Charndon is recorded in Domesday and was part of Bernwood Forest from before that date. Bernwood had been a hunting forest from the time of Edward the Confessor. It grew to its largest extent under Henry II. The whole area was not covered by woods; in the medieval period a forest was a place where deer roamed for hunting and so included open land, villages and fields. All those who lived in the forest were not allowed to hunt or even gather wood without a special licence from the king. Bernwood Forest was finally disafforested in the reign of James I in 1635, although it had been shrinking in size since the time of King John (1199-1216).


Some ridge-and-furrow from medieval farming survives around the village, and there are other possibly medieval earthworks too. The village was larger in the medieval period and around the present village there are the earthworks of house platforms, hollow-ways and paddocks for keeping animals. There is also a low earthwork on either side of a stream south of Sheephouse Wood and it was suggested it could have been the foundations for a small bridge, though the bridge didn’t survive. Unfortunately the earthwork was destroyed in clay quarrying. The field-name Windmill Hill suggests the presence of a windmill there in the medieval or post-medieval period.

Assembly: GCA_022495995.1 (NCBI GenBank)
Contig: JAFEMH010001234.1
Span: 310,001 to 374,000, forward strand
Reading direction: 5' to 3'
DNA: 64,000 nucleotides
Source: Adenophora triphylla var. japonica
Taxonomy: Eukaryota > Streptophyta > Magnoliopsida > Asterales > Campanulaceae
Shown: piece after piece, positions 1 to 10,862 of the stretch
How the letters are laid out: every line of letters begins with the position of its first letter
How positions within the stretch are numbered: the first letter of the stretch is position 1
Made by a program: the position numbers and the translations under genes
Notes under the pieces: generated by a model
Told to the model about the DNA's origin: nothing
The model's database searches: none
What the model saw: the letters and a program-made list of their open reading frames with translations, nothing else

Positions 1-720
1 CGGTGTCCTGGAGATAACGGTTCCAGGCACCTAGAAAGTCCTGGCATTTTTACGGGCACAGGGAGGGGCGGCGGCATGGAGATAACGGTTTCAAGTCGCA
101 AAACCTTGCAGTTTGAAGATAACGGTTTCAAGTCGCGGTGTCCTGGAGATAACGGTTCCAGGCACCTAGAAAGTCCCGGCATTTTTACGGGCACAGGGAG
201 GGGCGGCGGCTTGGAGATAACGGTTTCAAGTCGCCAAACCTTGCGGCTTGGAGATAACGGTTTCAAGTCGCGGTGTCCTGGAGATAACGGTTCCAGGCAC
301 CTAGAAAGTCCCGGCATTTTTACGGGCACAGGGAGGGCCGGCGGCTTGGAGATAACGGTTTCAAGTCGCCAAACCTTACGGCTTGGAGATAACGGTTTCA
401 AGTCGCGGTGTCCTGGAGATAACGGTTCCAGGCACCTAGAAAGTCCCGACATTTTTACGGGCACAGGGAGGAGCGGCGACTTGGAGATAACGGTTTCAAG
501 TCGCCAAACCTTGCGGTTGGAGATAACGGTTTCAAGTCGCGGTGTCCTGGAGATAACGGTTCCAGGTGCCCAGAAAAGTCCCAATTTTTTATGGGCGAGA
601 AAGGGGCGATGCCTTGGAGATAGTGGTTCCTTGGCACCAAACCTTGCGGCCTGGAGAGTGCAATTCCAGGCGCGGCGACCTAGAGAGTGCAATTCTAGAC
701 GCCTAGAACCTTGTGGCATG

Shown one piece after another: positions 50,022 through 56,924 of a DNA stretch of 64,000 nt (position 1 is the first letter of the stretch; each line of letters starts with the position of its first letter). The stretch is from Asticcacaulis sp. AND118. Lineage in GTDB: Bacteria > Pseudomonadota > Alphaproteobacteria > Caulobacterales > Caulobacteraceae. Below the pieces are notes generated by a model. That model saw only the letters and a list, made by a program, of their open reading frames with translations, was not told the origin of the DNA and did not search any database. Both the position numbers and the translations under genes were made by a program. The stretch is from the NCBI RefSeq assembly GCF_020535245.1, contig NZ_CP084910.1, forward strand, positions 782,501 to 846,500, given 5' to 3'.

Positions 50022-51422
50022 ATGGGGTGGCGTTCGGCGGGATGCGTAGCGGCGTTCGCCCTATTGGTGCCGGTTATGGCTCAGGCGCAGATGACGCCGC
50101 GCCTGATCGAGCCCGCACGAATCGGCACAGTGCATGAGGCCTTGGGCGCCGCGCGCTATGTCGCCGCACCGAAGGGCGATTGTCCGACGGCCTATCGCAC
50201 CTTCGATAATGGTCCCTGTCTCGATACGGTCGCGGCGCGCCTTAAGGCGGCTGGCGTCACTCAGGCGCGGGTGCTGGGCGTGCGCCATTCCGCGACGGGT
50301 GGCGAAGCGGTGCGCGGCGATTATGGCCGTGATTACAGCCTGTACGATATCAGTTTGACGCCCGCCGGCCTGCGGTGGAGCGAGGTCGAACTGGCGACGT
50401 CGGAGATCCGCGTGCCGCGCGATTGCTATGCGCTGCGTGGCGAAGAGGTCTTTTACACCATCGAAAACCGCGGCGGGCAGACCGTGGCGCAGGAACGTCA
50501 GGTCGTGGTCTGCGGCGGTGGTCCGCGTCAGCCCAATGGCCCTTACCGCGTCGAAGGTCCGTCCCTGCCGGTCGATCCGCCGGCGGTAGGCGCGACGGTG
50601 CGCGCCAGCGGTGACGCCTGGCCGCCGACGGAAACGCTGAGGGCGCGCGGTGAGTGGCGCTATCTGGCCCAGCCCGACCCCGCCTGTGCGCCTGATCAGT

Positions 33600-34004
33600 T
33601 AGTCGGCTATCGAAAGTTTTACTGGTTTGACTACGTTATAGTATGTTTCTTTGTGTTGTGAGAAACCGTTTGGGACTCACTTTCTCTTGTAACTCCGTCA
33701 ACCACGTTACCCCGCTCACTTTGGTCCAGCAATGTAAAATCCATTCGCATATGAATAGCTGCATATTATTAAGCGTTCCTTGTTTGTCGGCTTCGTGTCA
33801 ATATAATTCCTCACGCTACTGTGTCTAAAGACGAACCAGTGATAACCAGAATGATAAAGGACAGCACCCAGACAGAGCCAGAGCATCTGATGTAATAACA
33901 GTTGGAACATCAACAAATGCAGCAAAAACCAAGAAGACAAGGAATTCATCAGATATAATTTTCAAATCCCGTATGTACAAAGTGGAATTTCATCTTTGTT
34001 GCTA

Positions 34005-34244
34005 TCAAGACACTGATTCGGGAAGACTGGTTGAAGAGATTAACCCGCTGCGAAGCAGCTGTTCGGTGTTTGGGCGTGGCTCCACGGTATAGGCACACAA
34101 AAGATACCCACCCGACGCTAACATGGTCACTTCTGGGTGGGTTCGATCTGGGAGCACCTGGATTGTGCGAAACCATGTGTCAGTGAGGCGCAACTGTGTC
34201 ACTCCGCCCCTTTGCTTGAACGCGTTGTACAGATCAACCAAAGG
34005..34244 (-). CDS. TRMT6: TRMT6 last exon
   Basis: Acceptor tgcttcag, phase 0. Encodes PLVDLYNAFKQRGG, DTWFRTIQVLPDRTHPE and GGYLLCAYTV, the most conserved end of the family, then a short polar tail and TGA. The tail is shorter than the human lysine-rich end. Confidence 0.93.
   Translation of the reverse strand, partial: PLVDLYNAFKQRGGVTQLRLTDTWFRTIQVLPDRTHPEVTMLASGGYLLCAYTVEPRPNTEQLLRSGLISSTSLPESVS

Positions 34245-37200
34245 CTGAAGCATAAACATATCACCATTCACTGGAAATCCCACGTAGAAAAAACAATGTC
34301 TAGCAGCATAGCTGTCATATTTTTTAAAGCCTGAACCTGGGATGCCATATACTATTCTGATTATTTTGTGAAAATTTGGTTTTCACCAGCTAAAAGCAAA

A couple of excavations have given some evidence of what the area would have looked like in the 19th century. The Roebuck Inn is recorded in a map of 1770 but was demolished in 1904 with no record. An excavation in 2001 recovered the demolition material of the pub in land around The Gables. An excavation at Hill Farm in 2006 found some 19th century farmyard ponds and pits, probably for watering animals and burying rubbish or storing grain. A brickworks, the Calvert works, was opened in 1900 and finally shut in 1991. Pits were dug to supply the brickworks with clay.